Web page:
My one aunt has a daughter with the kindest heart and she nurtured that aspect early on. She would always pack extra lunch and taught her kids to give to someone that didn’t have or to go and befriend someone that sits alone. If Ava has an outgoing, extroverted personality, this may be a good way to nurture her gentle soul. Also teaching her that sometimes she doesn’t have to wait for the cliques or groups to include her but that she can go and form her own circle too.

    It’s not easy as a Mom and dealing with your own emotions without passing that onto our kids is were it can become tricky.

    February 6, 2014 at 12:26 pm
  • Reply countesskaz

    It’s tough to watch. But I think its best to let her handle the situation. (with your encouragement). Girls are notoriously bitchy. I like the idea of speaking to the teacher and pairing her up with a like minded little girl.
    P.S Its the first of many situations in her life. Not easy to be a mom and see them go through this.

    February 6, 2014 at 12:55 pm
  • Reply stephanie graves videira

    🙁 my heart breaks for u as a mom tough seeing ur baba sad

    February 6, 2014 at 1:36 pm
  • Reply Ailsa Jean Loudon

    So difficult – raised the hackles when it happened to my Kids when they were at school. It doesn’t get easier as they get older, but I tried not to get involved and let them know I loved them no matter what!

    February 6, 2014 at 3:12 pm
  • Reply Lynette Jacobs

    I hate it when things like this happen and children are so cruel to one another. I always thought it was a “girl” thing…the bitchiness….but I have observed my three grandchildren (age 6,5,4…exactly 10 months separate each one) and they always team up and you hear “jy is nie meer my maatjie nie”. I remember the first time it happened I went to them and told them at Ouma’s house we are all friends. If they are going to be ugly with each other I will take them home….so it stopped (at my house at least). I hope this things resolve itself because I know what a horrible feeling it gives at the pit of your stomach when your child gets hurt.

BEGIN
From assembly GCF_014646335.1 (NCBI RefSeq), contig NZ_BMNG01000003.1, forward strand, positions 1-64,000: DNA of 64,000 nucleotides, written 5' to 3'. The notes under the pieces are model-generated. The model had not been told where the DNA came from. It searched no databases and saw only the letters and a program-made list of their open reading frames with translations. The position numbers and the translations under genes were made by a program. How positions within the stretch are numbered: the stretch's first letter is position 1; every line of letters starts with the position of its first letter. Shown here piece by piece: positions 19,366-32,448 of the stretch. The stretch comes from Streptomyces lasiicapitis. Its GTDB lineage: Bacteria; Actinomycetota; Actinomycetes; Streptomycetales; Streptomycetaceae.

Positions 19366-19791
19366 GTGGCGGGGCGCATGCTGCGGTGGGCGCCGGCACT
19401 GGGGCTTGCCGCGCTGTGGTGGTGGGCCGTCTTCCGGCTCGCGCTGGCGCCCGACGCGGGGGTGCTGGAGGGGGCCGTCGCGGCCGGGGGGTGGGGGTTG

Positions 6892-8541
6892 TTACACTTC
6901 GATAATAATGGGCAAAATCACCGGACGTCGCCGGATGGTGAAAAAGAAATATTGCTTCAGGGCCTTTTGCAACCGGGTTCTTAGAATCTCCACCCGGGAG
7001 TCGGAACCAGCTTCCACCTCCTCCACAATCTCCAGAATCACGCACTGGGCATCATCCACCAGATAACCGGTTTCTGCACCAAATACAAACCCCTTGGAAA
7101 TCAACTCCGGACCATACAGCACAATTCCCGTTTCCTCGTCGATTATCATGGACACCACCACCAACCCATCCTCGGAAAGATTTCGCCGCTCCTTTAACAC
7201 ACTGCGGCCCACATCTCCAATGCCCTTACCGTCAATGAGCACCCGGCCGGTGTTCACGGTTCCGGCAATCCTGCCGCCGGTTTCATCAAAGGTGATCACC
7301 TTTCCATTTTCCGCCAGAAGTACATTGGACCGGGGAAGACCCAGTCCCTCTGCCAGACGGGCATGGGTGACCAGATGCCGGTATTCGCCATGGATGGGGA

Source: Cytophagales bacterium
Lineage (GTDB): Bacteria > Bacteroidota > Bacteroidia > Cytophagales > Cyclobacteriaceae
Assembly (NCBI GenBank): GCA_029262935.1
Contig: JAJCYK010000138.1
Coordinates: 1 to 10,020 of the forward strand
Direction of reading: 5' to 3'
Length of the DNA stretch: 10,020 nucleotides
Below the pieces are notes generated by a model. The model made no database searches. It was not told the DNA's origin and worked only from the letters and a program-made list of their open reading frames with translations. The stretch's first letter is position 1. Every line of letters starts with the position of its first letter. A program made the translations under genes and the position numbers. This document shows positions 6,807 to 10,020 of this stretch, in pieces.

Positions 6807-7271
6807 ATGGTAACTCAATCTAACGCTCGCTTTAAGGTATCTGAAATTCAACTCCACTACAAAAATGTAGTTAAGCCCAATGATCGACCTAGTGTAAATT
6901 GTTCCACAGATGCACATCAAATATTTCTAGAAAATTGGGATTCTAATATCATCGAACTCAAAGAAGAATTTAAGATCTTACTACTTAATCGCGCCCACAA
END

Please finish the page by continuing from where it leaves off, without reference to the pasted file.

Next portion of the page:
February 6, 2014 at 3:12 pm
  • Reply karen

    So heart breaking! My daughter was often left our last year at school but luckily she’s brushes it off and gets on with her own thing. If its affect your daughter I would mention it to her care givers so they can keep an eye on the situation.

    February 6, 2014 at 4:13 pm
  • Reply Mash

    Shame, kids are cruel. One day my sister fetched my niece from school and asked her what she did at break time. She said she was swinging in circles around the guttering, by herself, because the other children didn’t want to play with her (my heart broke when I heard that, I can’t imagine how my sister felt). But a few days later, I think it was all over and they were all playing nicely together again. To be honest, as soul destroying as it is, I think it is a normal part of growing up. They are probably at an age where they are experimenting with how social groups fit together, and I’m pretty sure that one by one, each child will have a moment of exclusion at some point. Probably the best thing is not to focus so much on why it happened, or for anyone to reprimand the children who are responsible for it, rather just to teach her in a loving way how to cope with that exclusion. Because exclusion in life is a fact, she might not get a job she applies for. She might not get chosen for the choir. You can’t protect your child from rejection, but you can support her in dealing with it, which will eventually leave her with more courage than fear.

    February 7, 2014 at 12:26 pm
  • Reply cat@jugglingact

    Ai I know this is difficult but give it a bit more time whilst keeping your eye on it. Even A that I have to admit is hugely popular has had times when things like this happens. And then it goes away again. I do admit it does sometime become a real situation where action is needed but more often than not is just goes away and less is certainly more in terms of action. Somehow little girls are just more prone to this than boys

    February 11, 2014 at 2:12 pm